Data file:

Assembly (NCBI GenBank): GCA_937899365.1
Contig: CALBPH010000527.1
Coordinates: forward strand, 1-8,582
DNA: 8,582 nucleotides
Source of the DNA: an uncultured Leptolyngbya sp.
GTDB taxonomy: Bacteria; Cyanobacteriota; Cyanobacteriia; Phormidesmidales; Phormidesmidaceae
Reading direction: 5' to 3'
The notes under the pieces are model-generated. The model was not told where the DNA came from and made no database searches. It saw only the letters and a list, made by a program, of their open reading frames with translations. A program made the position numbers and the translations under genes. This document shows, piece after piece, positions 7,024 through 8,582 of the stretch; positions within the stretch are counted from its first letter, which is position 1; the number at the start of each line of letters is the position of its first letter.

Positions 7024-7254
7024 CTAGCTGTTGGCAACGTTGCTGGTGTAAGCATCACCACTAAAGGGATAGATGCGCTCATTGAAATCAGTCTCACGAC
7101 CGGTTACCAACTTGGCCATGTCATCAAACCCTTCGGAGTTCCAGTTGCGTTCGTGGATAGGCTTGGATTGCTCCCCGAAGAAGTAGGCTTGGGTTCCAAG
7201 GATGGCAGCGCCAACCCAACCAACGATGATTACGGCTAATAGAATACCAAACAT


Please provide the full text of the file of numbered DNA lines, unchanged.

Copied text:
Assembly (NCBI GenBank): GCA_937899365.1
Contig: CALBPH010000527.1
Coordinates: forward strand, 1-8,582
DNA: 8,582 nucleotides
Source of the DNA: an uncultured Leptolyngbya sp.
GTDB taxonomy: Bacteria; Cyanobacteriota; Cyanobacteriia; Phormidesmidales; Phormidesmidaceae
Reading direction: 5' to 3'
The notes under the pieces are model-generated. The model was not told where the DNA came from and made no database searches. It saw only the letters and a list, made by a program, of their open reading frames with translations. A program made the position numbers and the translations under genes. This document shows, piece after piece, positions 7,024 through 8,582 of the stretch; positions within the stretch are counted from its first letter, which is position 1; the number at the start of each line of letters is the position of its first letter.

Positions 7024-7254
7024 CTAGCTGTTGGCAACGTTGCTGGTGTAAGCATCACCACTAAAGGGATAGATGCGCTCATTGAAATCAGTCTCACGAC
7101 CGGTTACCAACTTGGCCATGTCATCAAACCCTTCGGAGTTCCAGTTGCGTTCGTGGATAGGCTTGGATTGCTCCCCGAAGAAGTAGGCTTGGGTTCCAAG
7201 GATGGCAGCGCCAACCCAACCAACGATGATTACGGCTAATAGAATACCAAACAT